Your browser doesn't support javascript.
Show: 20 | 50 | 100
Results 1 - 15 de 15
Filter
1.
BMC Med ; 20(1): 314, 2022 08 23.
Article in English | MEDLINE | ID: covidwho-2002177

ABSTRACT

BACKGROUND: Whether a genetic predisposition to psychiatric disorders is associated with coronavirus disease 2019 (COVID-19) is unknown. METHODS: Our analytic sample consisted of 287,123 white British participants in UK Biobank who were alive on 31 January 2020. We performed a genome-wide association study (GWAS) analysis for each psychiatric disorder (substance misuse, depression, anxiety, psychotic disorder, and stress-related disorders) in a randomly selected half of the study population ("base dataset"). For the other half ("target dataset"), the polygenic risk score (PRS) was calculated as a proxy of individuals' genetic predisposition to a given psychiatric phenotype using discovered genetic variants from the base dataset. Ascertainment of COVID-19 was based on the Public Health England dataset, inpatient hospital data, or death registers in UK Biobank. COVID-19 cases from hospitalization records or death records were considered "severe cases." The association between the PRS for psychiatric disorders and COVID-19 risk was examined using logistic regression. We also repeated PRS analyses based on publicly available GWAS summary statistics. RESULTS: A total of 143,562 participants (including 10,868 COVID-19 cases) were used for PRS analyses. A higher genetic predisposition to psychiatric disorders was associated with an increased risk of any COVID-19 and severe COVID-19. The adjusted odds ratio (OR) for any COVID-19 was 1.07 (95% confidence interval [CI] 1.02-1.13) and 1.06 (95% CI 1.01-1.11) among individuals with a high genetic risk (above the upper tertile of the PRS) for substance misuse and depression, respectively, compared with individuals with a low genetic risk (below the lower tertile). Slightly higher ORs were noted for severe COVID-19, and similar result patterns were obtained in analyses based on publicly available GWAS summary statistics. CONCLUSIONS: Our findings suggest a potential role of genetic factors in the observed phenotypic association between psychiatric disorders and COVID-19. Our data underscore the need for increased medical surveillance for this vulnerable population during the COVID-19 pandemic.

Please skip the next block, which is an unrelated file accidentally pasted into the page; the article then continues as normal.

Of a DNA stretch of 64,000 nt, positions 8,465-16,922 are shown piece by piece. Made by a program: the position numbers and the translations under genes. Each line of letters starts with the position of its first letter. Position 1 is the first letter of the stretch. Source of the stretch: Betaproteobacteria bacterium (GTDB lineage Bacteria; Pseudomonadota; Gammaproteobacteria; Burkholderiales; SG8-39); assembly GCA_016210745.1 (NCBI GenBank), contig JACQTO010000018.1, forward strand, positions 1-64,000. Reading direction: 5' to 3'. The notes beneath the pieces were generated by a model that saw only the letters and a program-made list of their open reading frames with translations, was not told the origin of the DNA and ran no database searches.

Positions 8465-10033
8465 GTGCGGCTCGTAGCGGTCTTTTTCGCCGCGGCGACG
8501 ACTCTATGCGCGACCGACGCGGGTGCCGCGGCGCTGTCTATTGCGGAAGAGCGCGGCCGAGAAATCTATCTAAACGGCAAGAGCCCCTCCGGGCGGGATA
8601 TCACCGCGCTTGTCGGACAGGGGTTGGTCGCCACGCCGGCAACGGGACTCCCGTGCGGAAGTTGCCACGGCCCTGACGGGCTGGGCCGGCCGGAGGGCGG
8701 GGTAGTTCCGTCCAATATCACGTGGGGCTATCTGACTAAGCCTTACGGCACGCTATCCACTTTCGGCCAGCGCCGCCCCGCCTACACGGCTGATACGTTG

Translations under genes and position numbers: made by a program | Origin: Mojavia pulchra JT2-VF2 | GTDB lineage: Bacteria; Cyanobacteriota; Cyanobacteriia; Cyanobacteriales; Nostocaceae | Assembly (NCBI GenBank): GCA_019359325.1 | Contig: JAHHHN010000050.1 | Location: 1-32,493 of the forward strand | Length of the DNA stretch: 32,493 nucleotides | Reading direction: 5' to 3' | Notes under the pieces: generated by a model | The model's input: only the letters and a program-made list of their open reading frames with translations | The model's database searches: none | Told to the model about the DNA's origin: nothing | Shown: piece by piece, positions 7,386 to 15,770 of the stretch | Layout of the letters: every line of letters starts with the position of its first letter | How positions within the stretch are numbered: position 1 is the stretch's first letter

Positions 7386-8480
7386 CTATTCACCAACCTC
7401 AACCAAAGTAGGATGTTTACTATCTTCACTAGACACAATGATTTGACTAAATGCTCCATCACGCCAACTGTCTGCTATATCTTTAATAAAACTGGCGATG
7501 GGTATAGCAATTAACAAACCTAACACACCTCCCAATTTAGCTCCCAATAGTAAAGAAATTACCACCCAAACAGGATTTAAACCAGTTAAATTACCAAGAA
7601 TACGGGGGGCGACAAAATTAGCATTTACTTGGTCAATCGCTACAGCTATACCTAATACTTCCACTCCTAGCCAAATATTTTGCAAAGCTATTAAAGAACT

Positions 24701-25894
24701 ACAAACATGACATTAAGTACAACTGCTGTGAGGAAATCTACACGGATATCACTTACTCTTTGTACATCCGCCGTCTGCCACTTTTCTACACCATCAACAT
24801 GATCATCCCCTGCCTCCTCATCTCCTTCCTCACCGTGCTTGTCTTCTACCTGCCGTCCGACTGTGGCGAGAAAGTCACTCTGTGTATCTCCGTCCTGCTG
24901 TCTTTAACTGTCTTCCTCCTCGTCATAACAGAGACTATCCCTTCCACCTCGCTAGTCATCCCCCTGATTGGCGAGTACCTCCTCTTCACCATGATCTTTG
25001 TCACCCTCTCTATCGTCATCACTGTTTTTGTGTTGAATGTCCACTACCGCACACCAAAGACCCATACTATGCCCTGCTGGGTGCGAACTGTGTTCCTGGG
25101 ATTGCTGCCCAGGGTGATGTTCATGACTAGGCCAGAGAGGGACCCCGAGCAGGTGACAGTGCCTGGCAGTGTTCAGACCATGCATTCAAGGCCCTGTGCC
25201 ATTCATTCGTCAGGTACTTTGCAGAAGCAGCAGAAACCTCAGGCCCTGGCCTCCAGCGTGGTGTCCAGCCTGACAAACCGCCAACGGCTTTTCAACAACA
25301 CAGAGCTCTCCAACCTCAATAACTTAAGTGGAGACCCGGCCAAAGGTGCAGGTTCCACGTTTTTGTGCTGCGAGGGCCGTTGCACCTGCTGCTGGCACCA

Subject(s)
COVID-19 , Mental Disorders , Substance-Related Disorders , COVID-19/epidemiology , COVID-19/genetics , Genetic Predisposition to Disease , Genome-Wide Association Study , Humans , Mental Disorders/epidemiology , Mental Disorders/genetics , Multifactorial Inheritance , Pandemics , Risk Factors , Substance-Related Disorders/epidemiology
2.
Journal of Education for Teaching ; : 1-17, 2022.
Article in English | Academic Search Complete | ID: covidwho-1931587

ABSTRACT

The outbreak of COVID-19 has compelled teacher educators to move their teaching online. On the positive side, teacher educators may become more willing to continue integrating online teaching as part of their practice post-pandemic due to frequent usage of digital tools and platforms during pandemic. The social cognitive career theory (SCCT) was used to investigate how this intention was related to the tandem of self-efficacy and expected outcomes, as well as their sources (i.e. identity commitment to student teacher learning and the supportive environment at the institution). The results of partial least squares structural equation modelling (PLS-PM) revealed the following: first, self-efficacy did not affect intention directly, but through the chain mediation of expected outcomes and interests. It mirrored the effectiveness-oriented instructional mindset of teacher educators. Second, identity commitment to student teacher learning and a supportive environment at the institution affected self-efficacy but did not affect expected outcomes directly. The multigroup analysis revealed that for those who had attended pre-pandemic online teaching training, a supportive environment significantly affected their expected outcomes when using online teaching. This study argued for the importance of entry-level training to facilitate peer support and mentoring for teacher educators working with online teaching strategies. [ FROM AUTHOR] Copyright of Journal of Education for Teaching is the property of Routledge and its content may not be copied or emailed to multiple sites or posted to a listserv without the copyright holder's express written permission. However, users may print, download, or email articles for individual use. This may be abridged. No warranty is given about the accuracy of the copy. Users should refer to the original published version of the material for the full . (Copyright applies to all s.)